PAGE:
I have to apologise to the guys at the London Hackspace (LHS) in advance for this write up. I visited around a month or so ago and have only just got to writing it up. Whilst kicking around in London with a day to spare, at short notice, I contacted the London Hackspace and asked if I could come visit. Jasper replied pretty quickly and despite the horribly short notice was a very willing and helpful host. Many thanks then to Jasper.
The nearest tube station is Bethnel Green but the walk to the space through Tower Hamlets and past the Museum of Childhood is not very far and it was a pleasant day. LHS can only be described as huge. We were impressed at the size of Nottingham Hackspace but London is actually bigger. Not that size matters…. It leaves our hackspace feeling positively bijou, in true 80’s estate agent speak. The space itself occupies the entire ground floor of the A2E building as pictured, the equally large basement and the whole of the rear yard. Turning up as I did mid-week it was surprising to see how busy the space was with a number of folk working away on their projects.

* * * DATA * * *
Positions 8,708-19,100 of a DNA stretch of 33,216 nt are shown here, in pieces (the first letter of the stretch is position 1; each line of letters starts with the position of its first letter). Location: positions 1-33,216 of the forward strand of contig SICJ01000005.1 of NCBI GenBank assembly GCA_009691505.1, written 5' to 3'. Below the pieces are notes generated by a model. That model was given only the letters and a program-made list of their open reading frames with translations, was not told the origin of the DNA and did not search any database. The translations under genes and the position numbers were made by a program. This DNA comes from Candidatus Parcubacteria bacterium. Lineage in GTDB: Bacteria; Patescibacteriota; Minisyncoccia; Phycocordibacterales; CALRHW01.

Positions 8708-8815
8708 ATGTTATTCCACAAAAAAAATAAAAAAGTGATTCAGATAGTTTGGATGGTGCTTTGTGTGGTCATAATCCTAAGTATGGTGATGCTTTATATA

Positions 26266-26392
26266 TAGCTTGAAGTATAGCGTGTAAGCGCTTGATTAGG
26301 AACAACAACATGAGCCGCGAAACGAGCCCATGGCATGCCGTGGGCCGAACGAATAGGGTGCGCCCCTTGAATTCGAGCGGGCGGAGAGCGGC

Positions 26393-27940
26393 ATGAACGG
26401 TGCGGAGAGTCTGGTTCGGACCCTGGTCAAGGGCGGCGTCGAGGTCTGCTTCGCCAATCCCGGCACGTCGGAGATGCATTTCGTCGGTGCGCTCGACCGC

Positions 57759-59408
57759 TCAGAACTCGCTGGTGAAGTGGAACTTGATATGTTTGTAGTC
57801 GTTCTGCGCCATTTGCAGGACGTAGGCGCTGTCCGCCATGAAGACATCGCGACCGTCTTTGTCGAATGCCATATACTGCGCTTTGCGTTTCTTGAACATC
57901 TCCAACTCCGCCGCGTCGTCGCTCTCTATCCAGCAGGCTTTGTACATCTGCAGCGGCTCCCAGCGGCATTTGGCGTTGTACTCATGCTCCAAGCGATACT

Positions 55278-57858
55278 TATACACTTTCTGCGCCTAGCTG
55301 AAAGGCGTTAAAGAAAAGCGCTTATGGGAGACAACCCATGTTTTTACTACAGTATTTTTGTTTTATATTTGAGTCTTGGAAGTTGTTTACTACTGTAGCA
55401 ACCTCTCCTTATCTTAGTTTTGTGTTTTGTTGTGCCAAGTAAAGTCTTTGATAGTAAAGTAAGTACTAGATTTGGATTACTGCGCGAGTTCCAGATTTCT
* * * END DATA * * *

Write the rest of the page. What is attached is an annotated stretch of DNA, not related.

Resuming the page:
Straight in through the door you walk into the communal chill out area. With a display of things made in the space, comfy seating and the kitchen area featuring a re-purposed fridge/beer cooler and beer on tap. More about the beer later. On the wall dividing this room and the next on this side is a sizeable makers library. Straight ahead through a pair of double doors is a substantial classroom area, with the biggest TV I have ever seen for presentations, apparently gifted by a very generous donor. This classroom area doubles as communal workspace for folk more software oriented when not being used as a classroom. Just out of shot on the left of the classroom is a passage way to the basement stairs and yard door.
Just off this passage way on the left hand side is the kitchen proper and toilets. Turning immediately left there is the laser and handicraft area, plus the full size roller shutter door to the large rear yard. The yard is just visible through the windows. The area is set up for a bunch of textile oriented projects with a good range of textile oriented machinery and facilities. As I already mentioned, considering it was a midday, and mid-week visit I was pleasantly surprised at how many folk were in the space working on their projects. To the left down the rear wall, again just out of shot is a small quite room/meeting room. Despite there being so much in this open ground floor area the feeling is very light and spacious. So far we have only walked in through the door and turned to our left.